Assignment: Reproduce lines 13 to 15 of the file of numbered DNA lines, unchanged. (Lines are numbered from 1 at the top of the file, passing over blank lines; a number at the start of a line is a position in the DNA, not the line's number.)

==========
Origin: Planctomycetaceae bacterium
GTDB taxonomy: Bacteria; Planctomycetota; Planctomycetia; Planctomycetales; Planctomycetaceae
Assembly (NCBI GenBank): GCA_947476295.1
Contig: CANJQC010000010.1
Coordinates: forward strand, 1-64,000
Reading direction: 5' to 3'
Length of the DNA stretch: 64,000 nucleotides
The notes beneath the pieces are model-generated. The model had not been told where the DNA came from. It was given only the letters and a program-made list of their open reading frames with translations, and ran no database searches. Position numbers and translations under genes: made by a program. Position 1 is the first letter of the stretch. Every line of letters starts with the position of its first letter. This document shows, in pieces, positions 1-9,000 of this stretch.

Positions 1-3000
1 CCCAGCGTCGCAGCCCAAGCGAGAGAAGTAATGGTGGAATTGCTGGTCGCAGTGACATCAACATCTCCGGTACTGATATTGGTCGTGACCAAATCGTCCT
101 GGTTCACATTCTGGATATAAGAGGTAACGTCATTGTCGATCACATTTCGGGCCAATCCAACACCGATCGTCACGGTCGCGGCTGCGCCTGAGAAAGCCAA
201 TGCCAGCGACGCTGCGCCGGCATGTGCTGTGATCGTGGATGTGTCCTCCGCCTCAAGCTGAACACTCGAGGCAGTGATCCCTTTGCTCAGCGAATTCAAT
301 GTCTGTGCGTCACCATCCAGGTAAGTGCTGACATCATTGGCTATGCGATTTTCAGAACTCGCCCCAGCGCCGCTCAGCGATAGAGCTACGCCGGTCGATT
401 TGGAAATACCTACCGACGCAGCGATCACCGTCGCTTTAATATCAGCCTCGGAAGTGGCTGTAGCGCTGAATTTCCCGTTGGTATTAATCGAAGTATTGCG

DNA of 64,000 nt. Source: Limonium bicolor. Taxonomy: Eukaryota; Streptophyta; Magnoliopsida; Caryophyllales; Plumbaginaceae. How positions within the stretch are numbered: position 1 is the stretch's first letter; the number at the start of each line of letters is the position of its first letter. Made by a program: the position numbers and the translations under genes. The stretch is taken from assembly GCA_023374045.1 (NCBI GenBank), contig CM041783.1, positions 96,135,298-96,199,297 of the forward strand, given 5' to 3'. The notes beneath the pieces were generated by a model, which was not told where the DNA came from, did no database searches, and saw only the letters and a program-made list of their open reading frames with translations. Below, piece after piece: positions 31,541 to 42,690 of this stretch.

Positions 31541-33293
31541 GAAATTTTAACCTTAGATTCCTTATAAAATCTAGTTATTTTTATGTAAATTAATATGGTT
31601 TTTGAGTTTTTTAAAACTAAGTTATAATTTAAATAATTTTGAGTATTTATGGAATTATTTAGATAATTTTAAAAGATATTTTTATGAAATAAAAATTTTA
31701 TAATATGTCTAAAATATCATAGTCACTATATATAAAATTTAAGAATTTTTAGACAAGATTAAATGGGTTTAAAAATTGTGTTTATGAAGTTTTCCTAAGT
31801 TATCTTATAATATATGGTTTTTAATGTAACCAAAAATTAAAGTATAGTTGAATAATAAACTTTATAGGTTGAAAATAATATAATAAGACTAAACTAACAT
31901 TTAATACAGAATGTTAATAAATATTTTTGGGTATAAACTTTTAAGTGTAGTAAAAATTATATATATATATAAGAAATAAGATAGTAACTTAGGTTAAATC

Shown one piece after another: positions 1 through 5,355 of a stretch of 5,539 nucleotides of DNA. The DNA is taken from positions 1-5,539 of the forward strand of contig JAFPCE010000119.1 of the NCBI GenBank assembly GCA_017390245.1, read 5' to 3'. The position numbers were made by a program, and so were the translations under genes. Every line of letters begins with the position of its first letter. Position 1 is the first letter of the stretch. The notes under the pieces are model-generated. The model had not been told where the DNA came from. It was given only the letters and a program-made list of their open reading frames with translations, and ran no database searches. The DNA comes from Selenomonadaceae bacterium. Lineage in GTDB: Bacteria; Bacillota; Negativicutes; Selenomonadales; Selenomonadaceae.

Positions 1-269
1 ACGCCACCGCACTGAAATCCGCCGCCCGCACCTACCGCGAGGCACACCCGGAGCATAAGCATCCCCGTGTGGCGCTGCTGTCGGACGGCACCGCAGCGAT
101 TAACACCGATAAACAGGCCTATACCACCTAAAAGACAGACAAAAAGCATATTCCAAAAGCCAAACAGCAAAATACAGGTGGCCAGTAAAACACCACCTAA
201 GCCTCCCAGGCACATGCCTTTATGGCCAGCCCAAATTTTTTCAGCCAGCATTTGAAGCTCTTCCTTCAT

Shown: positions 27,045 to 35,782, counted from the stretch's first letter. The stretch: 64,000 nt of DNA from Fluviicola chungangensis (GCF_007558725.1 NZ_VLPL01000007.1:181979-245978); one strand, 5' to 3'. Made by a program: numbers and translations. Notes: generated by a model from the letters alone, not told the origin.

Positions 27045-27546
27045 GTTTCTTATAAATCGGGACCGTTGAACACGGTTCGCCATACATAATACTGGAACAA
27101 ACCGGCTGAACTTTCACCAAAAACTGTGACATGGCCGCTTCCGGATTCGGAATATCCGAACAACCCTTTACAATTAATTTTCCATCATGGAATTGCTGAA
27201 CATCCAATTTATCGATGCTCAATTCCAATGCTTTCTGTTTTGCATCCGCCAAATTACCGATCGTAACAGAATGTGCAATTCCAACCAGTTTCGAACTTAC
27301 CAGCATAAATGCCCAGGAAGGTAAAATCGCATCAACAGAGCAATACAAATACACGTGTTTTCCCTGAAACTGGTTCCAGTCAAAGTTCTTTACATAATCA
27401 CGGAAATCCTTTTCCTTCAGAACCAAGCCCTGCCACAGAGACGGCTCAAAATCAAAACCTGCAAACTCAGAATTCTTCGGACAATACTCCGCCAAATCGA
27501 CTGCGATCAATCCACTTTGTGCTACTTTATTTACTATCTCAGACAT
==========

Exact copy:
301 GTCTGTGCGTCACCATCCAGGTAAGTGCTGACATCATTGGCTATGCGATTTTCAGAACTCGCCCCAGCGCCGCTCAGCGATAGAGCTACGCCGGTCGATT
401 TGGAAATACCTACCGACGCAGCGATCACCGTCGCTTTAATATCAGCCTCGGAAGTGGCTGTAGCGCTGAATTTCCCGTTGGTATTAATCGAAGTATTGCG

DNA of 64,000 nt. Source: Limonium bicolor. Taxonomy: Eukaryota; Streptophyta; Magnoliopsida; Caryophyllales; Plumbaginaceae. How positions within the stretch are numbered: position 1 is the stretch's first letter; the number at the start of each line of letters is the position of its first letter. Made by a program: the position numbers and the translations under genes. The stretch is taken from assembly GCA_023374045.1 (NCBI GenBank), contig CM041783.1, positions 96,135,298-96,199,297 of the forward strand, given 5' to 3'. The notes beneath the pieces were generated by a model, which was not told where the DNA came from, did no database searches, and saw only the letters and a program-made list of their open reading frames with translations. Below, piece after piece: positions 31,541 to 42,690 of this stretch.